USDA increases 2017-‘18 corn production estimates in July WASDE

By Erin Voegele | July 12, 2017

The USDA has released the July edition of its World Agricultural Supply and Demand Estimates report, predicting larger corn supplies, greater feed and residual use and higher ending stocks for 2017-’18. The report raises corn beginning stocks by 75 million bushels, reflecting lower feed and residual use in 2016-’17. Corn production for 2017-’18 is projected 190 million bushels higher based on increased planted and harvested areas. The national average corn yield is unchanged at 170.7 bushels per acre.

According to the USDA harvested area-weighted precipitation for the major corn producing states was below normal in June, but did not represent an extreme deviation from average. For much of the crop, the critical pollination period will be during middle and late July.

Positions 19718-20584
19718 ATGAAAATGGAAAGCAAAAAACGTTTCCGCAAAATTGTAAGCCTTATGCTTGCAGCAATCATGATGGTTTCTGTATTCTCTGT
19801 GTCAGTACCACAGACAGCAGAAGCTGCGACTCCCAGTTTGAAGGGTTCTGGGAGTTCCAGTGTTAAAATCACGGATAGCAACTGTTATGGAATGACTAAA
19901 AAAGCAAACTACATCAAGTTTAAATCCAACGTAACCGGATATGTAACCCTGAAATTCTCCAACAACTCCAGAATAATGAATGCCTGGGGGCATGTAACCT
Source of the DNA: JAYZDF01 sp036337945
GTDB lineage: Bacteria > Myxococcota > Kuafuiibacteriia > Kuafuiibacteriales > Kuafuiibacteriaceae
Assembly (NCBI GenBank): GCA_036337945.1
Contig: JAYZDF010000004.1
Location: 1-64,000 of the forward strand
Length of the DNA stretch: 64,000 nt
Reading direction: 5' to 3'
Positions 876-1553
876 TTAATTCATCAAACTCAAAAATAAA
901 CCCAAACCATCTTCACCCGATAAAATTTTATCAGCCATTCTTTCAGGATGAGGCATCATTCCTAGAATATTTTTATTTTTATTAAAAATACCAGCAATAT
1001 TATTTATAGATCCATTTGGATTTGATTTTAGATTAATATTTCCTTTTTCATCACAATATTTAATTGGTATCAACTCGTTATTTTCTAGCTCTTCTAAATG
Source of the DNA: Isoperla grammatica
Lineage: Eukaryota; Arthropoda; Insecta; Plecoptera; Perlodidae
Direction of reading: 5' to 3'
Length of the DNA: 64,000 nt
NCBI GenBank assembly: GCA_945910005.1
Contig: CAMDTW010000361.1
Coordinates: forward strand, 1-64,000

In the WASDE report, the USDA said the projected feed and residual use for 2017-’18 is raised 50 million bushels on larger crop and lower expected prices. With other use categories unchanged, corn ending stocks are raised 215 million bushels from last month. The season-average corn price received by producers is lowered 10 cents at the midpoint, for a range of $2.90 to $3.70 per bushels with the larger carryout.

The report also indicates EU corn production is down, reflecting a lower projection for Spain, where heat and dryness during grain fill hurt yield prospects. For 2016-’17, Argentina corn production is raised based on the latest information indicating a higher-than-expected level of area. In addition, the WASDE report states reduced corn exports are expected for the EU and Tanzania. Foreign corn ending stocks area raised from last month, with the largest increases in Vietnam, Mexico and Argentina.